KEIR RADNEDGE in ZURICH: Gianni Infantino has been thrown into world sport’s lion’s den on taking over the presidency of scandal-scarred, corruption-encrusted international football federation FIFA.
Infantino won a tense election at today’s extraordinary congress in the second round of voting. Needing a simple majority of the 104 from among the 207 eligible votes he polled 115, some 19 more than Sheikh Salman (88). Seeven votes went to Jordan’s Prince Ali and none for Jerome Champagne.
A second round of voting had been necessary after no candidate obtained the essential two-thirds majority in the first round. Voting totals were: Infantino 88, Sheikh Salman 85, Prince Ali 27 and Champagne seven.
Infantino, who must lead the structural reorganisation demanded by the earlier approval of comprehensive reforms, is the ninth president in FIFA’s history and the second successive Swiss.
Persuasion and perceptions
The task ahead is enormous. He has three years three momths, up until the next scheduled eletion in 2019, to repair FIFA’s battered image and virtually non-existent credibility.
There is also the small matter of persuading sponsors and the judicial authorities of both the United States and Switzerland that the ‘owner’ of the world’s most popular sport is on the right track back to economic and political sanity.
FIFA’s second election in nine months had been enforced after Sepp Blatter, who had led the body since 1998, decided to step down within four days of being re-elected in May last year.
Blatter, who had survived so many other crises, reeled off stage under the weight of scandal. The final crushing blow was a $200m FIFAGate corruption investigation by the United States authorities and which saw the arrests and indictments of 41 individuals and corporations.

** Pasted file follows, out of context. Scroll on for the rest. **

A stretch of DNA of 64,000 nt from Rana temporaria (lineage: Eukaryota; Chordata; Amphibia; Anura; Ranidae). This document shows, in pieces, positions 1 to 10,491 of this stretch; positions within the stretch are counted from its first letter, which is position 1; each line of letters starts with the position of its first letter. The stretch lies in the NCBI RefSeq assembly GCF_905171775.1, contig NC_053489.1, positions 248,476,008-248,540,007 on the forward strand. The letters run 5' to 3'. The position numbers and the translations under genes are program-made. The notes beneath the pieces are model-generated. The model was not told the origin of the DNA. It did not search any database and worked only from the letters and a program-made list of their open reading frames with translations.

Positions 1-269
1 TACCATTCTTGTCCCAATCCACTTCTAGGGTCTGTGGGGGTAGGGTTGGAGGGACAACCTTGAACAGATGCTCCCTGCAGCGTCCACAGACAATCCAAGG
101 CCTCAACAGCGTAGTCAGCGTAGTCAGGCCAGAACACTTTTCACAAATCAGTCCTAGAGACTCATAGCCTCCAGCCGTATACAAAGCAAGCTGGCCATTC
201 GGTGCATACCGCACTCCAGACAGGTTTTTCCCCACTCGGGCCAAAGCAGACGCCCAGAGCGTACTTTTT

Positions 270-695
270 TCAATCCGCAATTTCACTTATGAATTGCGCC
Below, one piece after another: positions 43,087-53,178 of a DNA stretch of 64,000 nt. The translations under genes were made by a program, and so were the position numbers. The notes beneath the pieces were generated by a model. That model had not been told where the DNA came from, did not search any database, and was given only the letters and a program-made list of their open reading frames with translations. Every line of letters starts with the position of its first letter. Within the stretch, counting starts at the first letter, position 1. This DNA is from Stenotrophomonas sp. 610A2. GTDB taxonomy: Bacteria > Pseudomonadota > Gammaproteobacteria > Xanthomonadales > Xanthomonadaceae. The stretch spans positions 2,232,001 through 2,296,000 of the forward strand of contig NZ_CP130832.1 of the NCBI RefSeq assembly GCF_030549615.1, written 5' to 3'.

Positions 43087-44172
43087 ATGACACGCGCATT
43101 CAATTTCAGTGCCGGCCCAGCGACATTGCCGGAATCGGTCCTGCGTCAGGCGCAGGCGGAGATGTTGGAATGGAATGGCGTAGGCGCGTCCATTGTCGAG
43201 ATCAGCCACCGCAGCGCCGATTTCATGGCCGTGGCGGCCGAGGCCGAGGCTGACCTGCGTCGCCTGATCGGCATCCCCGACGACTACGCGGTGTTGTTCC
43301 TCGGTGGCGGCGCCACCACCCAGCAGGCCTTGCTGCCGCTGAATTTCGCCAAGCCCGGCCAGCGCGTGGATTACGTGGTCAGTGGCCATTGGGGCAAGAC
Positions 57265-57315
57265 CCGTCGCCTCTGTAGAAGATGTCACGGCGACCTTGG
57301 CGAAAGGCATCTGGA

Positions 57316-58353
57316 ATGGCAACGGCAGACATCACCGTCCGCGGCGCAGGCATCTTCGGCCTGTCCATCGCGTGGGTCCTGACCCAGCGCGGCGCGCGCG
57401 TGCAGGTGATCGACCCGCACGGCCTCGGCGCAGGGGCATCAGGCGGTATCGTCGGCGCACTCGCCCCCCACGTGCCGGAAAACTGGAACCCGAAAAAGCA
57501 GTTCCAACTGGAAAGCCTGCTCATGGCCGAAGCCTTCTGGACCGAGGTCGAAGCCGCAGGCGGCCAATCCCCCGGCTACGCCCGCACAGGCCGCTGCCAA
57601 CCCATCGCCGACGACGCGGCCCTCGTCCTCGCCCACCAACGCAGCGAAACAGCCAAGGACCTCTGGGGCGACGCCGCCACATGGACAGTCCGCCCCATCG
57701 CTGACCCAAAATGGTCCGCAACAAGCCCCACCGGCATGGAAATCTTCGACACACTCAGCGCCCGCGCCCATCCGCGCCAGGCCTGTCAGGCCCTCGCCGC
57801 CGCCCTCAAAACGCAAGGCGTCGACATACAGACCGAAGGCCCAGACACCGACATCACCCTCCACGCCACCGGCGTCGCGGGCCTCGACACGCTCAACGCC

Michel Platini, French president of European governing body UEFA, had been the initial favourite to succeed Blatter, his original mentor in the ways of FIFA.
His hopes collapsed after he and Blatter were suspended over the infamous ‘disloyal payment’ of SFr2m. Both men, despite denying wrongdoing, were subsequently suspended by the FIFA ethics committee for eight years (reduced on appeal this week to six years) for financial misconduct in office.
Platini’s humiliating exit led Sheikh Salman – originally a Platini supporter – to throw his own hat into the ring while UEFA chose to put forward Infantino, its general secretary, as a Plan B.
Last year UEFA has supported Prince Ali who duly took a surprisingly high 73 votes off Blatter but was stranded this time around after UEFA switched support to its own man.
Frenchman Jerome Champagne, the former FIFA official, and South African businessman Tokyo Sexwale were always rank outsiders. Indeed, Sexwale announced the end of his campaign in the closing moments of his address to leave four men standing.
All five candidates had been afforded 15 minutes each to address delegates from FIFA’s 209 national associations.
Prince Ali raised his game after a lacklustre address last year but Infantino was the only one of the ‘top three’ to earn an unscripted round of applause after pointing out to delegates that FIFA’s money was “your money.”
All week the indications had been that Sheikh Salman would win in the second or maybe third round and that Infantino was always trailing him in assessments of votes.
The result of the first round must have come as a major shock not only to Sheikh Salman but also to his powerbroker supporter Sheikh Ahmad Al-Fahad Al-Sabah for whom this was a rare setback.
Infantino and US Soccer president Sunil Gulati, who had supported his old ally Prince Ali in the first round, worked the ‘floor’ assiduously during the break between votes. Ultimately the vast majority – 27 – of pledged first-round supporters of both Prince Ali and Champagne all moved across to Infantino ather than the Sheikh.
Along the way Infantino’s victory was also yet another PR success story for his London-based adviser Mike Lee of Vero Communications.
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